The EMA published a draft revision to its guideline for clinical trials follow up of advanced therapy medicinal products, including gene therapies, cell therapies and tissue engineered products. The draft strengthens and clarifies the EMA’s 2008 guideline, and includes more details on designing post-authorization safety and efficacy follow-up studies. Sponsors need to provide safety and efficacy follow-up data in their marketing applications, including long-term data to analyze the benefits and risks of products. Objectives for safety follow-ups should be based the on specific product characteristics than on its classification, such as whether it is a cell- or gene-based therapy, or a combination. The evaluation of the long-term efficacy is a key issue for gene therapies as premarket clinical trials typically include a limited number of patients and with a limited duration. The EMA suggested sponsors provide long-term follow-up data in several situations, such as for cell therapies with a short shelf life, which may require monitoring of efficacy and the need for re-administration. Immunogenicity is also a critical consideration for the efficacy assessment of a cell-based product. The EMA’s draft guideline is available here: http://www.ema.europa.eu/docs/en_GB/document_library/Scientific_guideline/2018/02/WC500242959.pdf.
Citing the numerous failures in clinical trials, the NIH will collaborate with government, biopharmaceutical, life science and nonprofit organizations to help advance the development of Parkinson’s disease (PD) treatments, as part of the NIH Accelerating Medicines Partnership. The initiative will focus on identifying and validating biomarkers to track the progression of PD and could serve as biological targets for the development of new drugs. “Advancing treatments for Parkinson’s disease is hampered by insufficient understanding of biological networks; drugs aimed at seemingly promising therapeutic targets fail in clinical trials,” said NIH Director Francis Collins. Due to increased life expectancies, the number of people with PD worldwide is expected to nearly double by the year 2030, according to the NIH. No disease-modifying drugs have yet been approved. The program will include Celgene, GlaxoSmithKline, The Michael J. Fox Foundation for Parkinson’s Research, Pfizer, Sanofi and Verily, which plan to invest a combined total of $12 million over five years through the Foundation for the NIH, which will manage the project. The groups plan to share de-identified data and findings among themselves and the research community, analyzing datasets from more than 3,000 cases and 1,700 healthy controls from studies funded by NINDS and MJFF, including the Parkinson’s Progression Markers Initiative.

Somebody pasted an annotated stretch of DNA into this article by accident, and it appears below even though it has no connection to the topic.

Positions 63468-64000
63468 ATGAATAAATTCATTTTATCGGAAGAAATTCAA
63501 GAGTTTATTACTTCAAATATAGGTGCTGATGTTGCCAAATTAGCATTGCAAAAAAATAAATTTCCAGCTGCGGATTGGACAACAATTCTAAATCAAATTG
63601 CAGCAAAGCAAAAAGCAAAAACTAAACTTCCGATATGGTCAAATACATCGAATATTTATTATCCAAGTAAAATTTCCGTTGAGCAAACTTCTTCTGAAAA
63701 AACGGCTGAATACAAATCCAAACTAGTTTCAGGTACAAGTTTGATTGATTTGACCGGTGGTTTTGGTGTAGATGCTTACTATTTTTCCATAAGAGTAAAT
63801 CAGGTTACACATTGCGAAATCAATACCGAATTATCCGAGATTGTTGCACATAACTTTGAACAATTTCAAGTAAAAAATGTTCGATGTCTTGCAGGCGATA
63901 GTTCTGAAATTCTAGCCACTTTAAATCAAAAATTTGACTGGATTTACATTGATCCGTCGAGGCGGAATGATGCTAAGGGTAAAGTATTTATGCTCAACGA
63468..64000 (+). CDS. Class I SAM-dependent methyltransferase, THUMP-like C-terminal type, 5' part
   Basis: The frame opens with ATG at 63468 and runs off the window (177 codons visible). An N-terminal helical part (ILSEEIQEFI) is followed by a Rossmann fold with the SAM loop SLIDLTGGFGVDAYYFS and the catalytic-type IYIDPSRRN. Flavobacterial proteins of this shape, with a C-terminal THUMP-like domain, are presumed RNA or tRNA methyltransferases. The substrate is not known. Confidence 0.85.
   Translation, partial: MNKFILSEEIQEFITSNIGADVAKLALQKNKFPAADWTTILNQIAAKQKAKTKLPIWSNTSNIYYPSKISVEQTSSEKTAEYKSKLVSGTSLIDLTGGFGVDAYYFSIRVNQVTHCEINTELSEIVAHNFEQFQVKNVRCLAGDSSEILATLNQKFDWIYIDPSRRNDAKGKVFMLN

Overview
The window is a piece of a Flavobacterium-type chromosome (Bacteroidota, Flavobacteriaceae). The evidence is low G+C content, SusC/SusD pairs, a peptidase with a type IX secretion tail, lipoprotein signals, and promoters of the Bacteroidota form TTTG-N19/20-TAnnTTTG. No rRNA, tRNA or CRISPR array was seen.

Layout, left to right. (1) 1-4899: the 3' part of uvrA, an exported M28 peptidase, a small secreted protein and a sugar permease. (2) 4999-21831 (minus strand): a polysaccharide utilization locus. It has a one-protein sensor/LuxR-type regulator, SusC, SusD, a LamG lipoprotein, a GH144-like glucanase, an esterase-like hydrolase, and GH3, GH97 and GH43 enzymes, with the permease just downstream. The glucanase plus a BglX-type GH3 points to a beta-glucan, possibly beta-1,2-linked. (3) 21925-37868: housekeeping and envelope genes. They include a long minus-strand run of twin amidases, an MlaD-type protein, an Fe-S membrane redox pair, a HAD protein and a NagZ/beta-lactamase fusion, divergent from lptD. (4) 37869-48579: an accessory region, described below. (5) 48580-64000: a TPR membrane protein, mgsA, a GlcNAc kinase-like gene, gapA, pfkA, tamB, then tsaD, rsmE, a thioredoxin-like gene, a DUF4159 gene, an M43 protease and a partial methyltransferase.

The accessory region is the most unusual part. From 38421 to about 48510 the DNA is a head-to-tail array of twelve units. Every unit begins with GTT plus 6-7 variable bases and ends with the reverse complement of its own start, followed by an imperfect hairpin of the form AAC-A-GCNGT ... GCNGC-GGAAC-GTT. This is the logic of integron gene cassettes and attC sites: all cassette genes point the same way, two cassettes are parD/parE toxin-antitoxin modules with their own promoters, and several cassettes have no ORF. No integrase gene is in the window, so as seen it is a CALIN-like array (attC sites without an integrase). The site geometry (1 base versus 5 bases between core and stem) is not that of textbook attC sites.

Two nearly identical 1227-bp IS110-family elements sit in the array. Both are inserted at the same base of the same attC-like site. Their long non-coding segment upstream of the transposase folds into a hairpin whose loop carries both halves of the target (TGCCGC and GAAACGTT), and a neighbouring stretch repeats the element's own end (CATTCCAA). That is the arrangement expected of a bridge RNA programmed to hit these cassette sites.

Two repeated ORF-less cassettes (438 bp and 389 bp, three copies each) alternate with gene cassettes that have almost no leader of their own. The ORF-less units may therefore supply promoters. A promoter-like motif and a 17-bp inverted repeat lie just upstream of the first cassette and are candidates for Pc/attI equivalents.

An international collaboration of clinical trialists, methodologists, journal editors and ethicists developed a new series of consensus-based guidelines for including patient-reported outcome measures in study protocols. The SPIRIT Group (Standard Protocol Items: Recommendations for Interventional Trials) identified 16 new PRO-related additions and changes for its 2013 checklist, which recommends a minimum set of evidence-based provisions that should be included in trial protocols. The extension was published in JAMA. The 16 items — including the specification of eligibility criteria, sample sizes, data collection plans, analysis methods and the individual responsible for PRO content — should be routinely addressed in all clinical trial protocols where PROs are a primary or secondary outcome, the group said. Other items recommend justifying the instrument used, including descriptions of the number of items, scaling and scoring, as well as plans for handling multiplicity issues. In an accompanying editorial, three researchers from the Icahn School of Medicine at Mount Sinai said the SPIRIT guidance will enable a more uniform approach to the collection and reporting of PRO data. They wrote, “PROs are essential as important outcome measures that matter to patients and will need to be incorporated in a systematic and standardized way in clinical trial protocols.” SPIRIT’s PRO extension is available: https://jamanetwork.com/journals/jama/fullarticle/2671472.
A European Union court ruled the EMA can offer access to clinical trial data in a blow to three drugmakers who argued this would hurt their business. The EMA had announced the release of the documents in response to third-party requests in accordance with European Commission transparency regulations. Merck and PTC Therapeutics had argued the EMA was not entitled to allow access to the trial data as it would risk their trade secrets, while Pari Pharma attempted to block the release of an EMA committee report on one of its drugs based on similar claims. However, the Court of Justice of the European Union ruled the companies did not provide sufficient evidence the releases would hurt their business. The EMA will “continue to diligently assess each individual request for access to documents submitted under the Transparency Regulation and in accordance with its policy on access to documents,” the agency said, following the decision.